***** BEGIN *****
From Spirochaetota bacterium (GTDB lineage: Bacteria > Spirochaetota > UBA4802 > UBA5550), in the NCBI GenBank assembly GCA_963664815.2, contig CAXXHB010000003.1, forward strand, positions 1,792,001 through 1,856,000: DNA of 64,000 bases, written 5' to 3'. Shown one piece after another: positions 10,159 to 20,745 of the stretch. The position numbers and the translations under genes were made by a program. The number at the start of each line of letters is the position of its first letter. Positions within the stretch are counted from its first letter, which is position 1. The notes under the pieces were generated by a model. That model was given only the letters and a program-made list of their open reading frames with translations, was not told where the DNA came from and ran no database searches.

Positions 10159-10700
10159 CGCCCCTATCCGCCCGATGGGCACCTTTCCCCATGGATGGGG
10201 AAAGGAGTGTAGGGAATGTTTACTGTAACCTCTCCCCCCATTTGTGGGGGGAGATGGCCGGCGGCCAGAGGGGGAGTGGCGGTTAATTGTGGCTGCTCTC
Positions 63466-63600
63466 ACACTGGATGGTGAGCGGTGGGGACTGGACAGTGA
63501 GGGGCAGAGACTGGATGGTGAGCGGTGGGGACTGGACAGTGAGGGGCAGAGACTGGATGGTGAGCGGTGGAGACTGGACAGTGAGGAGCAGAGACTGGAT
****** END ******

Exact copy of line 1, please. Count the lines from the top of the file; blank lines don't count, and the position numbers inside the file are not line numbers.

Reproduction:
From Spirochaetota bacterium (GTDB lineage: Bacteria > Spirochaetota > UBA4802 > UBA5550), in the NCBI GenBank assembly GCA_963664815.2, contig CAXXHB010000003.1, forward strand, positions 1,792,001 through 1,856,000: DNA of 64,000 bases, written 5' to 3'. Shown one piece after another: positions 10,159 to 20,745 of the stretch. The position numbers and the translations under genes were made by a program. The number at the start of each line of letters is the position of its first letter. Positions within the stretch are counted from its first letter, which is position 1. The notes under the pieces were generated by a model. That model was given only the letters and a program-made list of their open reading frames with translations, was not told where the DNA came from and ran no database searches.